Subject: Paid Platinum 100 Slot Request

    Hi M

    thanks for writing in. Yes, we can run your book.

    ETC
    ETC
    ETC


    ******************************************

    H) When I checked Paypal after not hearing from you for a few days there was a chargeback. There is option for disputing a chargeback, which we did not do. We just assumed you had changed your mind and instead of asking us for refund, for some reason you had done dispute instead

    Important: We did not contest your chargeback which would have held back your money for up to 60 days. We assumed you wanted to cancel and approved the chargeback. Which is a $25 charge to us. You could have emailed or done a Paypal claim which costs us nothing

    ************************************************** *****

    I) I've not received ANY response to any of your emails. Yesterday I found this forum thread at AbsoluteWrite where you are implying we tried to steal your money or something. And unfairly recommending other authors to stay away

    J) I can understand that if you bought a slot on Feb 3rd and if the confirmation email for some strange reason didn't reach you, that you might panic. However, you had the option to

    Email Us
    Start a Claim on Paypal

    or some other less extreme measure

    K) I'd politely request that you consider the situation

    You didn't specify any dates or tell us it was urgent. You left dates completely blank
    You're saying you never got the confirmation email. That can happen. However, after payment there is confirmation of payment success. Which is indicator enough that we have received payment.
    6th and 7th you emailed us
    We responded 9th and by 11th scheduled your book and emailed you

    Some time in between you started dispute

    3rd is Friday

    4th, 5th are Sat, Sun

    By 8th (just 3 working days, and just 5 days in) you are on the forum claiming we stole your money.

    You didn't even give us a chance to set up things.

    L) Now I'd request you to kindly remove this post or update it to correctly reflect the situation. We get a lot of slot requests. Sometimes it takes a few days to respond. When an author doesn't specify dates AT ALL, like you did by leaving dates blank - Those slot requests are treated with less urgency.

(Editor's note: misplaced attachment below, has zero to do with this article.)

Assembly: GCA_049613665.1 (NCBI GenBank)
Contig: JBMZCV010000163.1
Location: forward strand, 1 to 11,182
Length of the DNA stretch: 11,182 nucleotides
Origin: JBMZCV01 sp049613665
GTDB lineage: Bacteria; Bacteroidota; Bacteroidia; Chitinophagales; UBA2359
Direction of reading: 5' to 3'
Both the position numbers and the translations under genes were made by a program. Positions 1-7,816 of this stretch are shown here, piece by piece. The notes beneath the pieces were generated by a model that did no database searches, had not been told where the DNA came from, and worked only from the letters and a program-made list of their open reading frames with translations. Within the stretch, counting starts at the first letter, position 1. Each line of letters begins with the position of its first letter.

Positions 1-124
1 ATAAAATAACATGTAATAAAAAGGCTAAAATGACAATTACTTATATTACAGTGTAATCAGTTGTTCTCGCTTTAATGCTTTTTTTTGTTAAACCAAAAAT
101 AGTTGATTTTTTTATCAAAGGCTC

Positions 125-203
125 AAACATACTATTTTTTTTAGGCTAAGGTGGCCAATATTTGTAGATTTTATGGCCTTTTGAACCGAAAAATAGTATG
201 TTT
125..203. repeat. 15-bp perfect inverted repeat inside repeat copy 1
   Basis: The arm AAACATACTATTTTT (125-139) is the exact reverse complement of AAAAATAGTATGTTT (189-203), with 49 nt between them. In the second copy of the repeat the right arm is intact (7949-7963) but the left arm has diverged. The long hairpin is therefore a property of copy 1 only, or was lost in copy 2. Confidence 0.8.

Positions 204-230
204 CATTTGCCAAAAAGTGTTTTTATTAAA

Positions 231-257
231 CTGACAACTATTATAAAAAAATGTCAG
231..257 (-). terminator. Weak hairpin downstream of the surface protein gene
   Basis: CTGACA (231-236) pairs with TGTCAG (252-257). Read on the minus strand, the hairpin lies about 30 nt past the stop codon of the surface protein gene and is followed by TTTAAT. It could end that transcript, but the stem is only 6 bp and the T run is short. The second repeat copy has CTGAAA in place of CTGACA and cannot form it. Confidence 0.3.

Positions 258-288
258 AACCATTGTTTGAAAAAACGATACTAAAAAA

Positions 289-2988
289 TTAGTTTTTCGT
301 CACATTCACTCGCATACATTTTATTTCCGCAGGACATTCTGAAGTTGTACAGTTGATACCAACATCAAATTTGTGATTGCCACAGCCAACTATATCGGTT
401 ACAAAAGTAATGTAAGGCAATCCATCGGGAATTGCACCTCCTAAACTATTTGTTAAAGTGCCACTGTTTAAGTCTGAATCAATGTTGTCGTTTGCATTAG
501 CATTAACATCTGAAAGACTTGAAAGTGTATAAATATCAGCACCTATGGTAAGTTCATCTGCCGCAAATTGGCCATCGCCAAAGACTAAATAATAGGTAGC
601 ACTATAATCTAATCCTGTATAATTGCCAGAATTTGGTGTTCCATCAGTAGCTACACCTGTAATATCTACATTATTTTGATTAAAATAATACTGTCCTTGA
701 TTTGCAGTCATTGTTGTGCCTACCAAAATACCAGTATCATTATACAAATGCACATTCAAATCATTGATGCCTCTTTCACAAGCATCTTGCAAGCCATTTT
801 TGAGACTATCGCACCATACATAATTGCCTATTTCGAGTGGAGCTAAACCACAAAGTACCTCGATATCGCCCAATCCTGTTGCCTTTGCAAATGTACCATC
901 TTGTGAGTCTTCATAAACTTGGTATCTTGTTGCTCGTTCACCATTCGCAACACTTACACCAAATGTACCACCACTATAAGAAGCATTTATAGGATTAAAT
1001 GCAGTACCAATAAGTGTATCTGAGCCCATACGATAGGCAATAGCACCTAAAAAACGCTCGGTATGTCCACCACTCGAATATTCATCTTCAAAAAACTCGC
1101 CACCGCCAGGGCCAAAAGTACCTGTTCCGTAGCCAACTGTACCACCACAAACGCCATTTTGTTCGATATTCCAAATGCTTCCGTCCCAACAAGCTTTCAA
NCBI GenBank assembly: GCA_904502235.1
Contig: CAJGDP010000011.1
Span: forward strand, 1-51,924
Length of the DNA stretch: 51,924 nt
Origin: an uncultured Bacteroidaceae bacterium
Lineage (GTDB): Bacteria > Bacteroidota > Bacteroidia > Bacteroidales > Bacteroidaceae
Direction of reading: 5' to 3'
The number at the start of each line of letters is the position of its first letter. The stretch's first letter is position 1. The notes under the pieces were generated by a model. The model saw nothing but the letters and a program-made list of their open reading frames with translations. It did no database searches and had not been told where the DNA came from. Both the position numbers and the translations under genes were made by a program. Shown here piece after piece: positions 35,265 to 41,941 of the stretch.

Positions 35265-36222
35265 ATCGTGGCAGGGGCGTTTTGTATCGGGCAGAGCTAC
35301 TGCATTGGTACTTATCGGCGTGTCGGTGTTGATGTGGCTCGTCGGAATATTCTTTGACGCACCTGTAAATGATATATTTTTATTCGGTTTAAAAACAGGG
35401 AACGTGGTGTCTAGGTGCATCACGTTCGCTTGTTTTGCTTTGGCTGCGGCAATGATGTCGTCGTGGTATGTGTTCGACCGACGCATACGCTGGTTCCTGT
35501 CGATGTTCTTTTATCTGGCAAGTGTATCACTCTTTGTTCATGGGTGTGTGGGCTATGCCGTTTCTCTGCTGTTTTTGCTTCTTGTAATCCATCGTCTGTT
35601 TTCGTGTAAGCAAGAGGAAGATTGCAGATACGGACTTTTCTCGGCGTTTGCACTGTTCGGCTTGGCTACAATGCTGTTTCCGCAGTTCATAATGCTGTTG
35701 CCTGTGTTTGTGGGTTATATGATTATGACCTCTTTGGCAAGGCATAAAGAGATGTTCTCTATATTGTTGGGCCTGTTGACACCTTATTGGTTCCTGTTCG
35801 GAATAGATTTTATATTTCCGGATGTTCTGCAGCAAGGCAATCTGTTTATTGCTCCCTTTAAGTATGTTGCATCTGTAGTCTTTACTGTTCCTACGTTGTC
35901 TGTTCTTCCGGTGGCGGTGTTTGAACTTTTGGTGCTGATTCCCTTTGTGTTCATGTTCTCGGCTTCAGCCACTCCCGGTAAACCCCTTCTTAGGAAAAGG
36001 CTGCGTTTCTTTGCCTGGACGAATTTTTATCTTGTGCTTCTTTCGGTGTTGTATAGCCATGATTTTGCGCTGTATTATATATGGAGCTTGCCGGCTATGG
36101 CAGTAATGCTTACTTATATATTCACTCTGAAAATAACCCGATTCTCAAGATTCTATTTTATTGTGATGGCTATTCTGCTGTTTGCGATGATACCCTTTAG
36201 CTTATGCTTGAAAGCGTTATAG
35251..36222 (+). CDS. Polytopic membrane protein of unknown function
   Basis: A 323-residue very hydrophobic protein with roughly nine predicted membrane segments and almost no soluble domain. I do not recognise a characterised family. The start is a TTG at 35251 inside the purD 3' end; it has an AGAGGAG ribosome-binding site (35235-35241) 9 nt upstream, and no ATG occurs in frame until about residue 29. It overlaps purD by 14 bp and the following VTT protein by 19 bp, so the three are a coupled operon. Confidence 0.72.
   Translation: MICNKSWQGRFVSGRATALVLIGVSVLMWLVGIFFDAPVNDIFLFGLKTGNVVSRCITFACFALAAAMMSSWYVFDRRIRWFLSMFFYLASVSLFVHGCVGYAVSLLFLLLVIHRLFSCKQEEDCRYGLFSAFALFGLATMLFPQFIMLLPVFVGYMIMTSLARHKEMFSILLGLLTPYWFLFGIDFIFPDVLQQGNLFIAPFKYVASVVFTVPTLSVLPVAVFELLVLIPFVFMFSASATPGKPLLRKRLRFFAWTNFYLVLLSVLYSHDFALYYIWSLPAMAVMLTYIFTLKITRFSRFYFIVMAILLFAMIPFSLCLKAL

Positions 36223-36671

Within 3 working days of submitting your slot request you had started a paypal dispute and started writing forum posts claiming we stole your money

    Is that fair?

    This is defamation and slander and it's not right.
    You are claiming

    - a week, when it's 3 working days
    - no responses to your emails. It takes a few days
    - that we tried to steal your money. The promotion was scheduled for Mar 1st to 8th. You did chargeback sometime around Feb 8th
    - recommend authors to stay away. You left the date fields completely empty which implies complete flexibility on dates. I can understand if you had either set Feb 5th, 6th or asked for urgent dates. You bought the slot on Feb 3rd with dates completely blank which we took as a signal that you have flexibility and it's not urgent

    Please update your forum post or remove it. You're being very unfair. Yes, the delay on our part was bad. We get a lot of slot requests. You didn't select any dates so we made a bad assumption that you would be flexible on dates and not miding waiting a bit.




  6. #6
    Mushroom Polenth's Avatar
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    Quote Originally Posted by BooksButterfly View Post
    Within 3 working days of submitting your slot request you had started a paypal dispute and started writing forum posts claiming we stole your money

    Is that fair?

    This is defamation and slander and it's not right.
    You are claiming

    - a week, when it's 3 working days
    - no responses to your emails. It takes a few days
    - that we tried to steal your money. The promotion was scheduled for Mar 1st to 8th. You did chargeback sometime around Feb 8th
    - recommend authors to stay away. You left the date fields completely empty which implies complete flexibility on dates. I can understand if you had either set Feb 5th, 6th or asked for urgent dates. You bought the slot on Feb 3rd with dates completely blank which we took as a signal that you have flexibility and it's not urgent

    Please update your forum post or remove it. You're being very unfair. Yes, the delay on our part was bad. We get a lot of slot requests. You didn't select any dates so we made a bad assumption that you would be flexible on dates and not miding waiting a bit.​
    I'd suggest reconsidering how you're handling public relations for your company. One situation where emails go missing is understandable, as it could be down to a spam filter. However, you went beyond that by accusing the person posting it of "defamation and slander". That means you don't believe it was a misunderstanding or the emails didn't get through. You think they're purposefully lying about what happening. Which made me curious what the KDP forums were saying, and there I can see you've threatened to take an author to court over their comments. Your reaction has done far more harm than the initial comments.

    If you're struggling to understand why, consider for a moment if I was looking into services. What happens if it doesn't work out? Before this, the worst case scenario was that there wouldn't be many sales. Now, the worst case is you'll try to take me to court. The former might be worth the risk if I had money to spare. The latter is not worth it.
    Last edited by Polenth; 03-02-2017 at 08:58 PM. Reason: Spelling
    * Polenth *

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  7. #7